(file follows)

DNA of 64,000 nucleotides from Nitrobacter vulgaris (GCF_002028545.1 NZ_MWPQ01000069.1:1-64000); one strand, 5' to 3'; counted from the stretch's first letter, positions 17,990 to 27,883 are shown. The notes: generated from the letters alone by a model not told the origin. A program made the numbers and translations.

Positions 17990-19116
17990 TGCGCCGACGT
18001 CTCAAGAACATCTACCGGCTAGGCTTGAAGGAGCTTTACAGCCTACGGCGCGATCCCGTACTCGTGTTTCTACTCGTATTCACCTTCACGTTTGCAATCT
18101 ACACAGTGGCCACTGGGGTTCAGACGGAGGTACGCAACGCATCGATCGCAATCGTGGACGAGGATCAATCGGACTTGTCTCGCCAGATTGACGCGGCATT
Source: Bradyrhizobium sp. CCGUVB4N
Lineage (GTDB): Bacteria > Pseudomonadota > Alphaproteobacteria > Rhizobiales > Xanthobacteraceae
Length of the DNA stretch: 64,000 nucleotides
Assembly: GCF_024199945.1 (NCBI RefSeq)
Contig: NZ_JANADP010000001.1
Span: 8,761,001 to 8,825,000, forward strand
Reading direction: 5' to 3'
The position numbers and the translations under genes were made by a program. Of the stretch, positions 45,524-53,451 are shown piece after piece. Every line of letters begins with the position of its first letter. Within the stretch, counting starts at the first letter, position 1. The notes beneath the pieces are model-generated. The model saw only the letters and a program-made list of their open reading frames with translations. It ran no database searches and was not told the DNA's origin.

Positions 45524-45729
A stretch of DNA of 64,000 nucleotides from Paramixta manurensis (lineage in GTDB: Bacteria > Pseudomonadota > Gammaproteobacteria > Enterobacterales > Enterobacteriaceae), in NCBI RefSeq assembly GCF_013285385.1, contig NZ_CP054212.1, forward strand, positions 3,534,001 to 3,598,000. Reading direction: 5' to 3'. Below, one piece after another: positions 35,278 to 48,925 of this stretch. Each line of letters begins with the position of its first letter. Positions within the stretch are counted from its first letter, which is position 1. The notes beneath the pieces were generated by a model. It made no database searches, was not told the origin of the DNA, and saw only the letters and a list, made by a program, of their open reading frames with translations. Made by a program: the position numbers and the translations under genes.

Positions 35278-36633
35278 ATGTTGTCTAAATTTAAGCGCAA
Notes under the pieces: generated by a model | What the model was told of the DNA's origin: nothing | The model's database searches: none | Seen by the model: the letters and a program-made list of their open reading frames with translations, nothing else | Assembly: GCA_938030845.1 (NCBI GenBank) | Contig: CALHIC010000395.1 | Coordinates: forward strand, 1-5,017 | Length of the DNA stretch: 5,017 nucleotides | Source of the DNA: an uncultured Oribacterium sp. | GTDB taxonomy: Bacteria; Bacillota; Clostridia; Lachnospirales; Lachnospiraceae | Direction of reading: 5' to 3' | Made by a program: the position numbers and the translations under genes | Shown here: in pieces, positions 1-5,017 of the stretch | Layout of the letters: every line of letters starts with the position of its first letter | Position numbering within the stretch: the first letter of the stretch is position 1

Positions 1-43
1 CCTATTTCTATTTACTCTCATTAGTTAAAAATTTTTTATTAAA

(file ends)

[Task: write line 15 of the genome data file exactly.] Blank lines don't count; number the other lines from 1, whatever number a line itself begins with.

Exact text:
A stretch of DNA of 64,000 nucleotides from Paramixta manurensis (lineage in GTDB: Bacteria > Pseudomonadota > Gammaproteobacteria > Enterobacterales > Enterobacteriaceae), in NCBI RefSeq assembly GCF_013285385.1, contig NZ_CP054212.1, forward strand, positions 3,534,001 to 3,598,000. Reading direction: 5' to 3'. Below, one piece after another: positions 35,278 to 48,925 of this stretch. Each line of letters begins with the position of its first letter. Positions within the stretch are counted from its first letter, which is position 1. The notes beneath the pieces were generated by a model. It made no database searches, was not told the origin of the DNA, and saw only the letters and a list, made by a program, of their open reading frames with translations. Made by a program: the position numbers and the translations under genes.